One of the many things I’ve learned throughout the writing process is that you can never have too many words of encouragement. I want to impose ten tips writers should always remember.
1. Never, ever give up. I know. I know. You’ve heard this one hundred times by now, but it’s the truth. You can’t let rejections or editing get you down. Keep your chin up!
2. Read until your eyes burst into flames. Sounds crazy, but it helps. Not only does reading give you a break, but you can learn so much—how grammar, punctuation and writing styles are used.
3. Observe, and then observe some more. Yeah, that’s right. Take a seat somewhere the next time you’re out in public. Watch people. See how they react when speaking to someone else. What are their mannerisms? Oh, man. I can see those gears rotating in your head already.
4. Don’t edit as you go. Trust me—I know this is hard. Who cares if your first draft is crap? The odds of writing a perfect novel are probably 0.00000000001%. There isn’t a novel out there that’s perfect the first go-around. Wait until you’re finished. Give those fiery eyes a break. After a few days, you can go back and edit.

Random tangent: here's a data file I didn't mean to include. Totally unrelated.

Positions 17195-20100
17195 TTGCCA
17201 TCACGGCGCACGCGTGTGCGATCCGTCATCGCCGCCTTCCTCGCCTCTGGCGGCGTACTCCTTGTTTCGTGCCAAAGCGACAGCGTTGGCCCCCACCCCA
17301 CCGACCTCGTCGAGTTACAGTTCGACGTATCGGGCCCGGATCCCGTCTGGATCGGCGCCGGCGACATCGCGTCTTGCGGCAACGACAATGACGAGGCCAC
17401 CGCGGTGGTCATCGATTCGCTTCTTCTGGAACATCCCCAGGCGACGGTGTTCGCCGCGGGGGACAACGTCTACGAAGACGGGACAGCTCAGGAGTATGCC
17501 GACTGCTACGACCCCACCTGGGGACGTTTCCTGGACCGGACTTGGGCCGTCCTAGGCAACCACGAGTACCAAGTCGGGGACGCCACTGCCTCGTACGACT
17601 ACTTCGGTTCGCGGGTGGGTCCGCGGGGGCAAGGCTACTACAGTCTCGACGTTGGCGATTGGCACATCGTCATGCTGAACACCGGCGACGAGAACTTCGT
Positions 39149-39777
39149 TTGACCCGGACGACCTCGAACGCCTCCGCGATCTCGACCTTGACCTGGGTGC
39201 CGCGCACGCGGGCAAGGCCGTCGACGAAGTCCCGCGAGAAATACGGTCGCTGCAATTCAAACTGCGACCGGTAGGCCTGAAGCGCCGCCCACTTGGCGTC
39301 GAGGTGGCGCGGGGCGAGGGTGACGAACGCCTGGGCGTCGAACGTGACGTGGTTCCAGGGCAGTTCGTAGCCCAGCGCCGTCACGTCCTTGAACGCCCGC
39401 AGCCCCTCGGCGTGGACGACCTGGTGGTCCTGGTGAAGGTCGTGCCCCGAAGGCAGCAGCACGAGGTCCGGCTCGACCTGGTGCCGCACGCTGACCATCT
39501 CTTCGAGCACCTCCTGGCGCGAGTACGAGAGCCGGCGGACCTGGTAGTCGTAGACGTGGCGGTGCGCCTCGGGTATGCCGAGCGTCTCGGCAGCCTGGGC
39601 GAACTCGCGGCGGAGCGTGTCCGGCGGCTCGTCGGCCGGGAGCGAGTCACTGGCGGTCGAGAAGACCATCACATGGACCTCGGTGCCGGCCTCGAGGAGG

5. Write as much as your heart wishes. No, I’m not talking about just books. Keep a journal. Grab a pen and paper, step into your backyard and describe what you see. Think of it as practice. The more you practice something, the more experience you gain.
6. Learn from your mistakes. You’ve been pierced through your most vital organ and are bleeding abundantly. It hurts when someone takes the red pen of doom to your baby, doesn’t it? Don’t take it to heart (pun intended). These people are your sidekicks, partner-in-crime, fellow writers. They want to help. Listen to them. Have an open mind. I promise your manuscript will be ten times better than the original draft.
7. Read out loud. You’re probably sitting there going, “Whaaaaaat?!” Yep, I said it. I bet you’re trying to remember the last time you read out loud right now. You can actually catch typos and sentence structures that are out of place better than if you read with your eyes only. Try it sometime.
8. Always keep a pen and paper handy. You never know when that shiny new idea will spring to life inside that head of yours.
9. Pay it forward. If another writer reviews your work, be kind enough to review theirs.
10. Stay true to your characters. They need you. They depend on you. You are the only way they’ll get their story read by hundreds—maybe even thousands/millions—of other people. Remember, they’re one of the reasons you began this journey.
Original post published on Old People Writing for Teens by former OPWFT contributor Becca. To view the original post and reader comments, please click here.